This time, violence erupted after four Bodos were hacked to death in a Muslim-dominated area in Kokrajhar district. It quickly spread to neighbouring Dhubri district after a bandh was called by the AAMSU in the Bodo Territorial Area districts thereafter. Consequently, nearly 50 people have been killed so far and 2,00,000 people have fled to relief camps in Kokrajhar, Chirang and Dhubri districts. Overall, 400 villages have been targeted with arson and violence. Train services between the Northeast and the rest of India have been halted as the affected districts in Assam are the only existing land link between Assam and the other states of India.
Both in 2008 and this time, the Army was called in and the violence died down as people gave in due to of fear of authority. This time too the cause of the violence was land ownership and predictably, there will once again be no serious effort to address the land issue. The failure of the state to protect people’s land from illegal occupation is one of the primary reasons for such heightened insecurity over land holdings.
There were tell-tale signs that the schism between the indigenous Assamese and the migrant Muslims had grown to alarming proportions when recently, the 33-year-old Congress MLA, Rumi Nath was brutally thrashed by a 100-strong mob at the hotel where she was staying at Karimganj. The legislator was punished for allegedly leaving her first husband and two-year-old daughter and eloping and marrying a 28-year-old Muslim, Zakir Hussain, after converting to Islam.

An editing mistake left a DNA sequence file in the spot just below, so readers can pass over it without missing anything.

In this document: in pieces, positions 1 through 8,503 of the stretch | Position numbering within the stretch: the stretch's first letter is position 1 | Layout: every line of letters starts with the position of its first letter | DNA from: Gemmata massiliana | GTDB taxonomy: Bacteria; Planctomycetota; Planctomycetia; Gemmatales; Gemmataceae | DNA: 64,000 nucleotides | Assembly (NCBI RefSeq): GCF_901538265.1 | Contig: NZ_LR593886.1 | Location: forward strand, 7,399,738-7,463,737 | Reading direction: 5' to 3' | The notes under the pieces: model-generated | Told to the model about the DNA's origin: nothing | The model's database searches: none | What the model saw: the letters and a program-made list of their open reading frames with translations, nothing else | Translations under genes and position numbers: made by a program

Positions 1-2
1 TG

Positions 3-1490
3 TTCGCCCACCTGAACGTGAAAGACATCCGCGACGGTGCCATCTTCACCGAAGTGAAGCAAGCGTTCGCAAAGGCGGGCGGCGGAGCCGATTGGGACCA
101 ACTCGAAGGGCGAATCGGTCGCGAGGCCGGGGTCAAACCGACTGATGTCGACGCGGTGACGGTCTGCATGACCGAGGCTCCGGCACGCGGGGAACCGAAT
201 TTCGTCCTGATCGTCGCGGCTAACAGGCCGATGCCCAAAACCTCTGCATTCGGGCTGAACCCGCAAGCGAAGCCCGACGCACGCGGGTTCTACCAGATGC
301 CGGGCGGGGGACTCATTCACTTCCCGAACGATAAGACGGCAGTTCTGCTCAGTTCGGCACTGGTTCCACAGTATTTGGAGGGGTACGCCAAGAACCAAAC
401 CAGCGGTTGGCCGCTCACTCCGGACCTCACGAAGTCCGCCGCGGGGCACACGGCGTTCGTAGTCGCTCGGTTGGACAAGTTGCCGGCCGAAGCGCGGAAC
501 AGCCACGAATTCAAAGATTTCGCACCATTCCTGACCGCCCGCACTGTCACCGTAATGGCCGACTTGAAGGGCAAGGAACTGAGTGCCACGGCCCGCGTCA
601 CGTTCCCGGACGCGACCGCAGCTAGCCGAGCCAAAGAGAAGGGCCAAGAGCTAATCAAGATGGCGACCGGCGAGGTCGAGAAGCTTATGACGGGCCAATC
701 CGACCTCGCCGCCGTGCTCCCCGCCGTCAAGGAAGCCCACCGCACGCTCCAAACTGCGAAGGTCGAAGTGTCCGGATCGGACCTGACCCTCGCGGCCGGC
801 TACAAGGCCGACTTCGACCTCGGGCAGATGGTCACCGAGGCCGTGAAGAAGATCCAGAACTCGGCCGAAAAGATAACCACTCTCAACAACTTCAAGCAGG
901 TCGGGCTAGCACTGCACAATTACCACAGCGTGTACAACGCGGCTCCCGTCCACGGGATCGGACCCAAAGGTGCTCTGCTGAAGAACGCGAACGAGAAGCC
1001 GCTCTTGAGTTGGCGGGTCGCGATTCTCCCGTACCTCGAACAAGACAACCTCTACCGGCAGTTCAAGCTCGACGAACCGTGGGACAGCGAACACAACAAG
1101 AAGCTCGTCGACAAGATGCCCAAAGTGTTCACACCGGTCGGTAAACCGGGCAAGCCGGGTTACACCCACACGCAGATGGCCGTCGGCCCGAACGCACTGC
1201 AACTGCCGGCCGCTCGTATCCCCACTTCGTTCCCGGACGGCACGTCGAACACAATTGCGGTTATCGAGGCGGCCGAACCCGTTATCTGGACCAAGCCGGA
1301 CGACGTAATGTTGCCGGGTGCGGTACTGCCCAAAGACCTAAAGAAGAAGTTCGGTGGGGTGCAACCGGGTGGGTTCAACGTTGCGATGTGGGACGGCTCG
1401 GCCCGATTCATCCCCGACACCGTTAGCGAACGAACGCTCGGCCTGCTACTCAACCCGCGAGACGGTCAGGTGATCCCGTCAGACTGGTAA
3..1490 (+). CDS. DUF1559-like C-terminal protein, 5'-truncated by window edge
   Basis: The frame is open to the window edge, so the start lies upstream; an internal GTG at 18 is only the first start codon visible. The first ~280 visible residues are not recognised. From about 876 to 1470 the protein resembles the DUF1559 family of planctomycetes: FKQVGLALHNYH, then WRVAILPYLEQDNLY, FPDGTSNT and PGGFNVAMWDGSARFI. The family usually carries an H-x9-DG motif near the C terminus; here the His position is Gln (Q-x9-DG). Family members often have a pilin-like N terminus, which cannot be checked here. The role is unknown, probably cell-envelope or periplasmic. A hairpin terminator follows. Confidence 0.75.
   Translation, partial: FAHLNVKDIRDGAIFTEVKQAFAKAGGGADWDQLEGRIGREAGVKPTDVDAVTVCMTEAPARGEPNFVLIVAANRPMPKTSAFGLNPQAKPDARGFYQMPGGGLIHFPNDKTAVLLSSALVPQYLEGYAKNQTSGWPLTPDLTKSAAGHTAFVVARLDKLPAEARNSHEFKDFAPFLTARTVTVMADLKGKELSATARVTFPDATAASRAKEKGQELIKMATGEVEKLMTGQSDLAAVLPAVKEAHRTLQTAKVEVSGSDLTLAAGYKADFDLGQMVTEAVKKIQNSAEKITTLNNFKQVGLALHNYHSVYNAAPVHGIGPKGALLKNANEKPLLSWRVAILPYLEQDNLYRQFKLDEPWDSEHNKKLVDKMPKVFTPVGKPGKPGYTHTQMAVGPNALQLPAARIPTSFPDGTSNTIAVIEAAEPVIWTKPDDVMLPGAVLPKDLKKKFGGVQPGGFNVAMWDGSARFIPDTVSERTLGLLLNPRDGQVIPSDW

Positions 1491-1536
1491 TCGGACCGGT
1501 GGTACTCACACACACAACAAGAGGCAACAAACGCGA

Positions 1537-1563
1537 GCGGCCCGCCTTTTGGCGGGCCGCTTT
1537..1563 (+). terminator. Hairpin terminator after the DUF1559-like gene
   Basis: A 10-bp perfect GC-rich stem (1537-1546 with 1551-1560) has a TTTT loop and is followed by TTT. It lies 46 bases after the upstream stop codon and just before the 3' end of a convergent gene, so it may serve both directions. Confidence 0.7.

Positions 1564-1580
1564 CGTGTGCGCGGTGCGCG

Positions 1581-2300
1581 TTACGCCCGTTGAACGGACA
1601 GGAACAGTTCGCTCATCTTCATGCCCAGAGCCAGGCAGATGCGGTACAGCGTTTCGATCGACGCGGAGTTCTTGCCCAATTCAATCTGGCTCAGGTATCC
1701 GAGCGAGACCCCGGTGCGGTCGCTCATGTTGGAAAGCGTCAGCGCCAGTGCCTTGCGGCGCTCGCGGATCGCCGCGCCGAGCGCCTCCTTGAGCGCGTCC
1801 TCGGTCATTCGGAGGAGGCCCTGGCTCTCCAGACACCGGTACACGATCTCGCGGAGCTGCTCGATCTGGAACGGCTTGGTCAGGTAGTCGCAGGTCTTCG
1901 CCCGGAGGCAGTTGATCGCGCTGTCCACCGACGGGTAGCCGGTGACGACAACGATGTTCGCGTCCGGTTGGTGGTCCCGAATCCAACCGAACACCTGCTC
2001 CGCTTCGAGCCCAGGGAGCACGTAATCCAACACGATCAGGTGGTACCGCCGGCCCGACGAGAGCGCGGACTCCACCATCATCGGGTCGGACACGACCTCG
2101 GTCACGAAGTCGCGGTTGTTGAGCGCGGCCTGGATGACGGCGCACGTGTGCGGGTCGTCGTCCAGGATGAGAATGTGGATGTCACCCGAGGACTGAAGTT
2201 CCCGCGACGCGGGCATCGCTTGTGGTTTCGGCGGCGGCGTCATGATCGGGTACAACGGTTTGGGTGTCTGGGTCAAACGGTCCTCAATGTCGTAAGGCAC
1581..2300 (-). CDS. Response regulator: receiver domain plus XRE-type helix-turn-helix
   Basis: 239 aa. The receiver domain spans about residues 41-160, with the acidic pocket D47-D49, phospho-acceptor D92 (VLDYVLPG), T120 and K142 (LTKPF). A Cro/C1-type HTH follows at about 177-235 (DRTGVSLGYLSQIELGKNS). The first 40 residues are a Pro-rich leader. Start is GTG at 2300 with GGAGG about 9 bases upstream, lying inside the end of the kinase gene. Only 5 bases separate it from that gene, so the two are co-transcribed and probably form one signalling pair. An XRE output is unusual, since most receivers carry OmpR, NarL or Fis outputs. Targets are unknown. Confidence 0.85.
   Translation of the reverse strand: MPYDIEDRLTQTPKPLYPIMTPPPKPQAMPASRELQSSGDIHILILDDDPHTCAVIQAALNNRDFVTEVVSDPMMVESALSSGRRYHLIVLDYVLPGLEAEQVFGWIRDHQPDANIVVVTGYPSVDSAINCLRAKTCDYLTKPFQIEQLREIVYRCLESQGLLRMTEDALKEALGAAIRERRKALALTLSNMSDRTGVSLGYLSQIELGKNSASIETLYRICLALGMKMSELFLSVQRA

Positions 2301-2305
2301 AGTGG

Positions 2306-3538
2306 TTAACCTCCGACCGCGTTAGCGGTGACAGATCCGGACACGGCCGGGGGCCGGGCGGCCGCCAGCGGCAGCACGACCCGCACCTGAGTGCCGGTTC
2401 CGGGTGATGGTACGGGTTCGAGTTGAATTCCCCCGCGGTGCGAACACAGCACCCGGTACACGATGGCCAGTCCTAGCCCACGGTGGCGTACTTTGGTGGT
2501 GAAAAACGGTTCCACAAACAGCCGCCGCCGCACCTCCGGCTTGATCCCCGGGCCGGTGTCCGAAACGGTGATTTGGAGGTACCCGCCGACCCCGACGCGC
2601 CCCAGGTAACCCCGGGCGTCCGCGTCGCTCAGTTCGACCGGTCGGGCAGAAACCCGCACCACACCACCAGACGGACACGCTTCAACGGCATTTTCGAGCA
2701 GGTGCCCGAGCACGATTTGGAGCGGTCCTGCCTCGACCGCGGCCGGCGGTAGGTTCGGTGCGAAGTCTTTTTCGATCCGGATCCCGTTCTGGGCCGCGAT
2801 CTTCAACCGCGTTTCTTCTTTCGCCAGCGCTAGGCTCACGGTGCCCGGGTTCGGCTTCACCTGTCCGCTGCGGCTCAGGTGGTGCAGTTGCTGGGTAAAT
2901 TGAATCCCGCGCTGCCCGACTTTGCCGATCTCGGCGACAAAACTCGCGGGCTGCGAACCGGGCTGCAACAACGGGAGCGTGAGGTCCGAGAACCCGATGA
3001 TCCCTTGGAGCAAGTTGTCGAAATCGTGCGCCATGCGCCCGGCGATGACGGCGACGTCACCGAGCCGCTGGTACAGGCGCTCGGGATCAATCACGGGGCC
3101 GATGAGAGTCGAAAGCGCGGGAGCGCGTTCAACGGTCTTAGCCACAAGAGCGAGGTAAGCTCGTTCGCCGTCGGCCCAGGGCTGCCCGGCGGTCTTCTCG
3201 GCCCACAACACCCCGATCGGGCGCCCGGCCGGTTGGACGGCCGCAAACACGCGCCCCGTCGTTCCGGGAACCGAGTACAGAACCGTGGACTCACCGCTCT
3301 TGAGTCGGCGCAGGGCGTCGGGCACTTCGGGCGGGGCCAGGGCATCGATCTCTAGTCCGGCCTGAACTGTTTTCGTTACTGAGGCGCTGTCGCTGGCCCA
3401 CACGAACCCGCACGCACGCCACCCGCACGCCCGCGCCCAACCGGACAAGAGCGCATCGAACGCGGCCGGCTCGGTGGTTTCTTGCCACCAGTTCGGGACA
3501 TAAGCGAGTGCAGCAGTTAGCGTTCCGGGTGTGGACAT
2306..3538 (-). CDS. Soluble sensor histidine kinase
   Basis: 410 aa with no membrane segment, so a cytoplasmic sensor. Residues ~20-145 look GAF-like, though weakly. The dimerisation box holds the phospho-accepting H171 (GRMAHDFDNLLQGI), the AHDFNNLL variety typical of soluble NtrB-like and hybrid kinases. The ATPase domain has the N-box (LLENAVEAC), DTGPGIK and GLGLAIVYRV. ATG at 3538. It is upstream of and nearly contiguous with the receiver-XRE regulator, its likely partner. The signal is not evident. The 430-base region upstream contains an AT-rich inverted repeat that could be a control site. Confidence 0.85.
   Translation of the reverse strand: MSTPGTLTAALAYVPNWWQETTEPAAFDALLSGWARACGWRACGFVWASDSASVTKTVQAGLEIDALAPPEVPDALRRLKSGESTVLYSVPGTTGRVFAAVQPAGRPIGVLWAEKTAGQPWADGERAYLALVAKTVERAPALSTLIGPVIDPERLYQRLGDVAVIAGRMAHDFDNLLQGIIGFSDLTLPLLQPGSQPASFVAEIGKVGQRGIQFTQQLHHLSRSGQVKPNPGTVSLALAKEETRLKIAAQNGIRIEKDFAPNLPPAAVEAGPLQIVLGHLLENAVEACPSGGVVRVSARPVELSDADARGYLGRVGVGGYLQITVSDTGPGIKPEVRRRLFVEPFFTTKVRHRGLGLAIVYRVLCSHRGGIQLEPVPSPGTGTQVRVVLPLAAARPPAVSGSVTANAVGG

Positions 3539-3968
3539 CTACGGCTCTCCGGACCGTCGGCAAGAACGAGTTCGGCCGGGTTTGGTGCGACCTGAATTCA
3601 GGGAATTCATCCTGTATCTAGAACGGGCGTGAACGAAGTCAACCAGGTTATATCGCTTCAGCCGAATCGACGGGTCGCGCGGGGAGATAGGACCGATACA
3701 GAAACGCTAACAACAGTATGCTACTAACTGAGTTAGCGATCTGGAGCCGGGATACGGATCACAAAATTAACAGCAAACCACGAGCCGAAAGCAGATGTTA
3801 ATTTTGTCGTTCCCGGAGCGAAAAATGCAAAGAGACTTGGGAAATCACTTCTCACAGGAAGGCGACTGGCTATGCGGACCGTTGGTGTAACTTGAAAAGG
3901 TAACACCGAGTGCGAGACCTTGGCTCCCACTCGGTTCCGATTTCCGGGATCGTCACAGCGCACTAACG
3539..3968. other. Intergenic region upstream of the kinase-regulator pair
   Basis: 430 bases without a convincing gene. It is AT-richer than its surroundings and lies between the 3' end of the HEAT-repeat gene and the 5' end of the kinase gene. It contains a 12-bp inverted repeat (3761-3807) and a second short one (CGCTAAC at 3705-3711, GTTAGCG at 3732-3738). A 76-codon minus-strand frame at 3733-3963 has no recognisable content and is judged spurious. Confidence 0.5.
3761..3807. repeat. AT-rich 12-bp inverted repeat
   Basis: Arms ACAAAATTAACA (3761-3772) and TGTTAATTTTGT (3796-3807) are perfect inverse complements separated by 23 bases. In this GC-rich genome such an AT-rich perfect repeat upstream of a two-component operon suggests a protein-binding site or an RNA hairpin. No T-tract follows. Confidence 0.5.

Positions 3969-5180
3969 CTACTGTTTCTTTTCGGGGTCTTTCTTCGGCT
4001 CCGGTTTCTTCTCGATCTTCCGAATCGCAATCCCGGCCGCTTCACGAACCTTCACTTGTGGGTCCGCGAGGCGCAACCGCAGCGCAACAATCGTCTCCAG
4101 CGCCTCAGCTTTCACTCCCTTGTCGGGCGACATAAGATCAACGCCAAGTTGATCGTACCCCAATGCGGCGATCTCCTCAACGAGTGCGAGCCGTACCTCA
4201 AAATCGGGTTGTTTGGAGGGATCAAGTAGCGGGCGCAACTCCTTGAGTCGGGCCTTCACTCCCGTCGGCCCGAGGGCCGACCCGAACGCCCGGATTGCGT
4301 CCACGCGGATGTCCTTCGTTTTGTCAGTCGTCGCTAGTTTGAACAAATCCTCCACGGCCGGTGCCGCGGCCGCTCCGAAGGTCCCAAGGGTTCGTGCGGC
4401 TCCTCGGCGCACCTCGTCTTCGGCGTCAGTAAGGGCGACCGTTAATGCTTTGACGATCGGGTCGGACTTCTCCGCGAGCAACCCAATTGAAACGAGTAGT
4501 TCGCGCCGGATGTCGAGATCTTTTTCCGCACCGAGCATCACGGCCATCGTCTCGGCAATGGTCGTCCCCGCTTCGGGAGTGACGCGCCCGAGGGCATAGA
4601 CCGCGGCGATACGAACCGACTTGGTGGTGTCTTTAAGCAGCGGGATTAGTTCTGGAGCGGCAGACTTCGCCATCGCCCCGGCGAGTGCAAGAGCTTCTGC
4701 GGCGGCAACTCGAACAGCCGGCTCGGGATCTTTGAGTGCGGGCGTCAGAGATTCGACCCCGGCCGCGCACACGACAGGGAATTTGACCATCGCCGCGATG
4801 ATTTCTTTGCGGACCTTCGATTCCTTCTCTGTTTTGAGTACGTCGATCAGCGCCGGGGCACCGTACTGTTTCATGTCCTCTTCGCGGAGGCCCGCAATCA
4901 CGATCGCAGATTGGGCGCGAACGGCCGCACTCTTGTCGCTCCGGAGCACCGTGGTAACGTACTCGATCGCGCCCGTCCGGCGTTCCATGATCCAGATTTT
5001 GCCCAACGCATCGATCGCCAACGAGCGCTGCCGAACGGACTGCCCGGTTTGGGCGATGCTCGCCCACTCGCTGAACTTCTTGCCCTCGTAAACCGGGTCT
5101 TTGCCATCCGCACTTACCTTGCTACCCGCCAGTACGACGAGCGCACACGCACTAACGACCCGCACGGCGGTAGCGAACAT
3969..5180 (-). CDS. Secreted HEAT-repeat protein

After the ruthless flogging, Rumi Nath, who was pregnant, was seen bleeding profusely along with her second husband. The inaction of the police until 12 hours after the ghastly act was even worse. Even Rumi’s security personnel were not spared the mob’s ire.
There can be little hope of any effort by the Tarun Gogoi government to address the deep chasm between the Hindus and Muslims when the chief minister issues a public statement that there is not a single illegal Bangladeshi immigrant in Assam. It is indeed foolhardy to deny the basis of the growing fear of the indigenous Bodo community of being swamped by illegal Bangladeshi migrants. The issue is further fuelled by the existence of Bodo armed groups like the National Democratic Front of Bodoland (NDFB).